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Life Estate Deeds Not Your Best Option

  September 08, 2018

Submitted by Edwards Group: Estate Planning & Elder Law

Life estate deeds or life estates can be used instead of a trust to try and protect a house or a piece of farmland. This means that the deed to a farm or house is transferred to the children, but the original property owner can still use the house or farm as long as they are living. Because all the instructions are contained in the deed itself, life estate deeds can seem like a simple way to protect your property. However, you should be aware of some potential problems before you consider this strategy as part of your long-term planning.

Life estate deeds can cause complications in your long-term planning strategy because they don’t protect 100 percent of the value of your property. Signing a life estate deed does not mean you are signing over the complete value of your house or property to your children. Depending on how old you are and how long you have owned the property, a percentage of the property will still be considered yours.

This is particularly relevant if you need to qualify for Medicaid to help pay for a nursing home. For example, if you are 65 years old, Medicaid says that almost 68 percent of the house is still considered yours. At age 70, 60.5 percent is yours. At age 80, 43.66 percent of the value of the house still counts as yours. If you are 70 years old, have a stroke, and need to go to a nursing home, 60.5 percent of the money raised from the sale of your house will be exposed to long-term care costs. Because a percentage of the property is still in your name, you are exposing your property value to your long-term care costs.

Another problem that can arise from life estate deeds is that because you are not the owner of your property, you cannot change who gets your property after you are gone. A life estate deed is a final transaction, and there is no way to reconsider whom your house or property goes to after death.

This also means that if something unexpected happens, and you need to sell your property, you cannot sell without having your children sign off on the sale. Your children must approve the sale because they actually own the property, even though you have the right to use it for the rest of your life. Depending on your situation, life estate deeds can also cause you to be denied Veteran’s Benefits. The VA assumes that any income interest or life estate value is entirely yours and therefore counts this property as an asset.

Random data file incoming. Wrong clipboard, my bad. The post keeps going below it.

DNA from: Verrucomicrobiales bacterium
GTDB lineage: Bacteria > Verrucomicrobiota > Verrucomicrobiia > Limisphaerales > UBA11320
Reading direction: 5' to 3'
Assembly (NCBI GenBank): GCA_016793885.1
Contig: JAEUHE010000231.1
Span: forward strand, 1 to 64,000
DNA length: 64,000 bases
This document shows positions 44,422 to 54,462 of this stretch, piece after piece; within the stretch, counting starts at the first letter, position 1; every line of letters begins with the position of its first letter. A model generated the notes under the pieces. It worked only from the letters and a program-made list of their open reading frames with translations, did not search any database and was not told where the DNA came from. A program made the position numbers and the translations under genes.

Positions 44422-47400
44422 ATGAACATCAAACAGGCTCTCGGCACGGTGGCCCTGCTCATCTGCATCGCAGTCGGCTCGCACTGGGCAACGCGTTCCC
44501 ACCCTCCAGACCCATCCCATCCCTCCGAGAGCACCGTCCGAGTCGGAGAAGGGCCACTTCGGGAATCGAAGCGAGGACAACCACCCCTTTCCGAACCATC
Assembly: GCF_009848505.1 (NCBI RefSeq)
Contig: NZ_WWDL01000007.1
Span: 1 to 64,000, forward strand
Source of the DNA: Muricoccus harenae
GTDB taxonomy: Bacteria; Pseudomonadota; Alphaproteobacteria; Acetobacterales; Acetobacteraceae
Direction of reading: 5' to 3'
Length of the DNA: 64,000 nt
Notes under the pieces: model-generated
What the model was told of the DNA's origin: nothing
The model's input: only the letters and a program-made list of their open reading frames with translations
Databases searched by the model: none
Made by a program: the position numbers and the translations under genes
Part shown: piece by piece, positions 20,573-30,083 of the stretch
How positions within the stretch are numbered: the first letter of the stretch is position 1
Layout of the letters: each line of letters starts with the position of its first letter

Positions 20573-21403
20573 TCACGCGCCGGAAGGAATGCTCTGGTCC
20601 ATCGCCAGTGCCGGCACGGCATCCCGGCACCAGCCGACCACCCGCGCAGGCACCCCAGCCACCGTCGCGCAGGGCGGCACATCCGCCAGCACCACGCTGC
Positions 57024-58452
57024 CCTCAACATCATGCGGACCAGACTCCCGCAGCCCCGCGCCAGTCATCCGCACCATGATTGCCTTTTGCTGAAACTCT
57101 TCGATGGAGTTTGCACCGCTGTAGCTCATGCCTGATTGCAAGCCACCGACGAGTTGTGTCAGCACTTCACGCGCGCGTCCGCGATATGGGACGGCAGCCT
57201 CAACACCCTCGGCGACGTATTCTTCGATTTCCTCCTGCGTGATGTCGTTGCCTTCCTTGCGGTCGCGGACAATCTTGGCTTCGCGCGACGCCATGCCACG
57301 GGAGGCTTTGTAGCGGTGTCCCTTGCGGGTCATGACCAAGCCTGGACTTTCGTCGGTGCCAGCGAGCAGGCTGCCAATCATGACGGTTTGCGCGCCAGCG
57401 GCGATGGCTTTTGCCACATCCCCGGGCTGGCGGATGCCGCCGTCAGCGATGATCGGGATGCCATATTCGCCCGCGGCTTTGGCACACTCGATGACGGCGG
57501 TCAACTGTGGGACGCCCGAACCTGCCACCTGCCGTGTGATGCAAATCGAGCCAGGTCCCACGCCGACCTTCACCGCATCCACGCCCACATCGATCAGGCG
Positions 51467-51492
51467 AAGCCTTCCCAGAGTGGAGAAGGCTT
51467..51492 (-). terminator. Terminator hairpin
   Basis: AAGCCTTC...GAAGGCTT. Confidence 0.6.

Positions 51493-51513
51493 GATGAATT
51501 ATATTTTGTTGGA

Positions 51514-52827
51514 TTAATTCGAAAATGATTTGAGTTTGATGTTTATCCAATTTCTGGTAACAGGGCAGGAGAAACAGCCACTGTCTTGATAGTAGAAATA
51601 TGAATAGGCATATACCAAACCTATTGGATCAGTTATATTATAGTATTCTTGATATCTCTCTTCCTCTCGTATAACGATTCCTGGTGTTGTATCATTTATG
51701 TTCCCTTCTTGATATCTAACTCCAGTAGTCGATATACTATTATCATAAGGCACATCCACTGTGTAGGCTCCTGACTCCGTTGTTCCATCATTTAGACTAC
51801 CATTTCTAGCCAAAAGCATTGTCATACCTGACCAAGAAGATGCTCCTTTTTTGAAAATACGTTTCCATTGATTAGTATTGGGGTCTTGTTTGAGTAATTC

The best solution to the problems created by life estate deeds is a “nest egg” trust. When setting up a nest egg trust, you can protect the value of 100 percent of your property once five years has passed. You can also set up the trust to allow Veteran’s Benefits and can adjust this preference after the trust is created. You can also retain your power to sell the property or buy a different house because you can be the trustee of your property. If something unexpected happens, you can change who receives your property after death by reserving a rewrite power. Nest egg trusts allow you the flexibility to adapt to family and circumstantial changes. It is very important, when considering a life estate, that you get in touch with a local attorney who specializes in estate planning and elder law to discuss the best options for your unique situation. Trusts are one of the best tools in your legal toolbox and are a great help in your long-term care planning strategy.

Started in 2008, Edwards Group LLC is one of Central Illinois’ most effective estate planning and elder law firms. Edwards Group offers clients a systematic method for every stage of the planning process resulting in highly personalized and effective plans – and that means peace of mind and better protection for families left behind. Call 217-726-9200 or visit the firm’s website at www.EdwardsGroupLLC.com for more information about estate planning or elder law.

Photo credit: karelnoppe/iStock

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September 08, 2018


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